Foster Care Reform
Children’s Rights is the only organization in the United States dedicated solely to turning dangerous child welfare systems into safe havens for kids in need.
We team up with local child advocates to thoroughly investigate damaging systems. We expose pervasive failures, help develop long-term solutions and negotiate court-enforceable plans that ultimately transform the way child welfare agencies treat kids. And we complement our legal efforts with research and policy advocacy at the state and national levels to improve the public policy guiding child welfare systems.
Children’s Rights is steadfast in our mission to compel real and sustainable change. Once reform strategies are in place, we hold governments accountable by monitoring progress – and taking action as needed – for as long as it takes to ensure kids have the support and care they deserve. As a result, kids are safer. They get the education and health care they need. They have better foster homes. And best of all, children find permanent, loving families more quickly.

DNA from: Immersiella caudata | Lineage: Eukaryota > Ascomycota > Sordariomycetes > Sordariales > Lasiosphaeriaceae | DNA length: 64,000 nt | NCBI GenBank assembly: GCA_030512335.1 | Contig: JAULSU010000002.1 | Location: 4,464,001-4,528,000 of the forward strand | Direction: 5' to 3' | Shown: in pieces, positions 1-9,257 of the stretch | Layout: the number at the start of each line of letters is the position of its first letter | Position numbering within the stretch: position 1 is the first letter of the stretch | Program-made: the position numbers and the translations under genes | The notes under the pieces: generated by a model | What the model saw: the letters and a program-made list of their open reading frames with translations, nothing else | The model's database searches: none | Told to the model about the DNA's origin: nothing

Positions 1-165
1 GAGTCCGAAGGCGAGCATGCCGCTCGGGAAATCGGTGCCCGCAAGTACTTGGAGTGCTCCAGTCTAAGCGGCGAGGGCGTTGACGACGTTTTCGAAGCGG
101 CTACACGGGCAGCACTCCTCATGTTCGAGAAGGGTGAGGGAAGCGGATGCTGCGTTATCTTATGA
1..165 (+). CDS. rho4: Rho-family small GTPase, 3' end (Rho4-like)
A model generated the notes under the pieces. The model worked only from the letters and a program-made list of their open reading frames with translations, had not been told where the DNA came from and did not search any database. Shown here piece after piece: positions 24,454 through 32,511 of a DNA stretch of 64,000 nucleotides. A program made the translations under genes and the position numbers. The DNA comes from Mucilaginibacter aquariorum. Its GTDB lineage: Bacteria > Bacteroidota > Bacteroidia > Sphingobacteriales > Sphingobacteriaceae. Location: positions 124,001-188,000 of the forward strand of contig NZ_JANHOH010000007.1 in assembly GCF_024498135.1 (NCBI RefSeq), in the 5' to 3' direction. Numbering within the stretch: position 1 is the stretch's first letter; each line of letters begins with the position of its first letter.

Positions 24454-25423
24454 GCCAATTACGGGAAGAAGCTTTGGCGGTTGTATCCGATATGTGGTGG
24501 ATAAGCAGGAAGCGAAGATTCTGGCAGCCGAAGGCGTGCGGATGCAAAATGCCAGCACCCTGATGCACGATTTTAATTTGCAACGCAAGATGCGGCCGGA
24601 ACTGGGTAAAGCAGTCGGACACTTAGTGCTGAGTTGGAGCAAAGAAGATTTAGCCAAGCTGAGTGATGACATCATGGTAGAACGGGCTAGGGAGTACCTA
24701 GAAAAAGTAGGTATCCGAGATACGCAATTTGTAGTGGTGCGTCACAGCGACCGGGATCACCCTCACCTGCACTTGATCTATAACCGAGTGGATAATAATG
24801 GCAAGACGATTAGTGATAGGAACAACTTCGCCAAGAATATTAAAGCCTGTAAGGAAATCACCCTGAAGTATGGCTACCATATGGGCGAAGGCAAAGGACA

Time and again, Children’s Rights has proven that broken, overburdened foster care agencies can be run well and provide brighter futures for abused and neglected children. Our campaigns produce real, measurable improvements. For example:
Connecticut decreased the number of institutionalized children aged 12 and younger by nearly 90 percent, from 201 kids in 2011 to 22 in 2015.
In 2003, children in metropolitan Atlanta foster care would often go six or more months without a visit from a caseworker. But by 2015, workers provided 96 percent of required twice-monthly visits to children.
In 2006, approximately 6,300 Michigan children were legally free for adoption, but instead were growing up as permanent wards of the state. By 2014, the number dropped to under 2,700.
The rate at which children were abused and neglected in foster care was reduced tenfold between 2000 and 2014. Allegations of maltreatment, which used to sit for months, are now referred and investigated within days.
More siblings are being placed together in Tennessee foster homes. In 2002, less than 35 percent of sibling groups were living together while in state custody, compared to 75 percent in 2015.